Oil prices multiyear highs, OPEC +

Oil prices multiyear highs, OPEC +

Oil rose to its highest level nearly three years after OPEC and its oil-producing allies postponed talks indefinitely. This comes following the disagreement of the group on production policy for August and beyond. On Tuesday, West Texas Intermediate crude futures in the United States rose 2.06 percent, or $1.55 per barrel, to $76.71 per barrel. This is its highest level since October 2018. Brent crude rose 0.39 %, or 30 cents, to $77.46 per barrel, reaching multi-year highs.

 

OPEC+ output policy

Last week, discussions between OPEC and its allies, known as OPEC+, began as the energy alliance sought to establish output policy for the rest of the year.

On Friday, the group voted to return 400,000 barrels per day to the market each month from August to December. They were totaling an additional 2 million barrels per day by the end of the year. Members also proposed extending the output cuts until the end of 2022.

However, the United Arab Emirates rejected these proposals, and negotiations lasted from Thursday to Friday as the group attempted to reach an agreement. Initially, discussions have scheduled to resume on Monday, but they have postponed.

The next meeting date will determine in due course, OPEC Secretary-General Mohammad Barkindo said in a statement.

In April 2020, OPEC+ took historical measures, removing nearly 10 million barrels per day of production to support prices as demand for petroleum products plummeted. Since then, the group has gradually reintroduced barrels into the market while meeting nearly monthly to discuss output policy.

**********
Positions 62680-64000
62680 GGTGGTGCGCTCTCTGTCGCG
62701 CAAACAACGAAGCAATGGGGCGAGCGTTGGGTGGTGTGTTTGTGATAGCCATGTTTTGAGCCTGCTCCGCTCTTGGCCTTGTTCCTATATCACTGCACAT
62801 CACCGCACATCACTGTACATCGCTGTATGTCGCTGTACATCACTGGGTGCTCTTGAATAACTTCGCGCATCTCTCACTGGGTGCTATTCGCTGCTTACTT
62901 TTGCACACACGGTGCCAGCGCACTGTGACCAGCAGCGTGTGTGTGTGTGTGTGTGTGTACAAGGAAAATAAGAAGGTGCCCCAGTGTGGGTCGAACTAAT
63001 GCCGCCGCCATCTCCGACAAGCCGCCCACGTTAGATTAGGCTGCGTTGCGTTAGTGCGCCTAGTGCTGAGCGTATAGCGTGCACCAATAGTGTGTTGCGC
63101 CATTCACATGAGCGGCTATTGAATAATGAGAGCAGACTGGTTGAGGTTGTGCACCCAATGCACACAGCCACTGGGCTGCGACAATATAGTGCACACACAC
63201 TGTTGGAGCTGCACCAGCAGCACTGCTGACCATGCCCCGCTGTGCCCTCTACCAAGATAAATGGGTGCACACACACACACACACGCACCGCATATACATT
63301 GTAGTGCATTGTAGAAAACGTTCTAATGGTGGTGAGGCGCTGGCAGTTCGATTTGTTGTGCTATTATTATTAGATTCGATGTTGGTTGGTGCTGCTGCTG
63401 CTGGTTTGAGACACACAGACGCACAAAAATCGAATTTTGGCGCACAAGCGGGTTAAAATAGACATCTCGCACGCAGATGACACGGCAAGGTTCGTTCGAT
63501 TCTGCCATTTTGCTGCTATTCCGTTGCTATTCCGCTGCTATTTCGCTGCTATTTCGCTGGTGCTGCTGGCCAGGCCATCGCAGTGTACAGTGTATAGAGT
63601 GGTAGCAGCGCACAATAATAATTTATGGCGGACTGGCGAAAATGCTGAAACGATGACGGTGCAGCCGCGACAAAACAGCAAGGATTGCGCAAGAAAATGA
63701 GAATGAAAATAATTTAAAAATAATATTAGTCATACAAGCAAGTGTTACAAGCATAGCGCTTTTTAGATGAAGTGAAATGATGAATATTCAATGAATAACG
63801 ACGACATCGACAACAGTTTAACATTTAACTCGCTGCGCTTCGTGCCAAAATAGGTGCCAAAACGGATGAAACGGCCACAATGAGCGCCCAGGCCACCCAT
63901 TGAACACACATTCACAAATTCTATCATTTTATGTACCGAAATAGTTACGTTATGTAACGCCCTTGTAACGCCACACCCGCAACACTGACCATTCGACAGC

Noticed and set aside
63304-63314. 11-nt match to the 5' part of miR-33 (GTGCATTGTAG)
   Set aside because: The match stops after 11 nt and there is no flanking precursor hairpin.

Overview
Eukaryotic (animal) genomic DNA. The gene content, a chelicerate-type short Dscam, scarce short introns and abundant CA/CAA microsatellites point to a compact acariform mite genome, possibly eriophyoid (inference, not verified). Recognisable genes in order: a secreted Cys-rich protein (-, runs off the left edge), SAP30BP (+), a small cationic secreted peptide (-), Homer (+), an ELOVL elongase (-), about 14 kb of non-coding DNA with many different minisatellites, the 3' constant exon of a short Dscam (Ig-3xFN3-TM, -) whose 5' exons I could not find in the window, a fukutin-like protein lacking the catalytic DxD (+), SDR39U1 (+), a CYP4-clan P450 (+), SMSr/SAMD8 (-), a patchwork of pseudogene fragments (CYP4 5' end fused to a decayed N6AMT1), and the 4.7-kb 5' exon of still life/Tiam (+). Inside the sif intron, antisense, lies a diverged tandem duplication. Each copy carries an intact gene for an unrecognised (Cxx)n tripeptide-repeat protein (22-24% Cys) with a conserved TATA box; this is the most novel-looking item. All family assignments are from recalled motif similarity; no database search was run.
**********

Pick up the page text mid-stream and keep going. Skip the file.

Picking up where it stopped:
Oil’s blistering rally this year

Oil’s blistering rally this year — WTI has gained 57 percent in 2021 — meaning that many Wall Street analysts expected the group to increase production ahead of last week’s meeting to cool the price spike.

It wasn’t a good deal for us, Suhail Al Mazrouei, UAE Minister of Energy and Infrastructure, told CNBC on Sunday. He went on to say that while the country would support a short-term increase in supply, it would prefer better terms if the policy extended until 2022.

With no increase in production, the upcoming increase in demand should cause global energy markets to tighten even faster than expected. This impasse will result in a temporary and significantly larger-than-anticipated deficit, fueling even higher prices for the time being. The summer breakout in oil prices hopes to pick up speed.

US crude futures rose 2% to $76.66 per barrel in the afternoon of Asian trading hours on Tuesday. Brent crude futures rose 0.38 % to $77.45 per barrel, the international benchmark.

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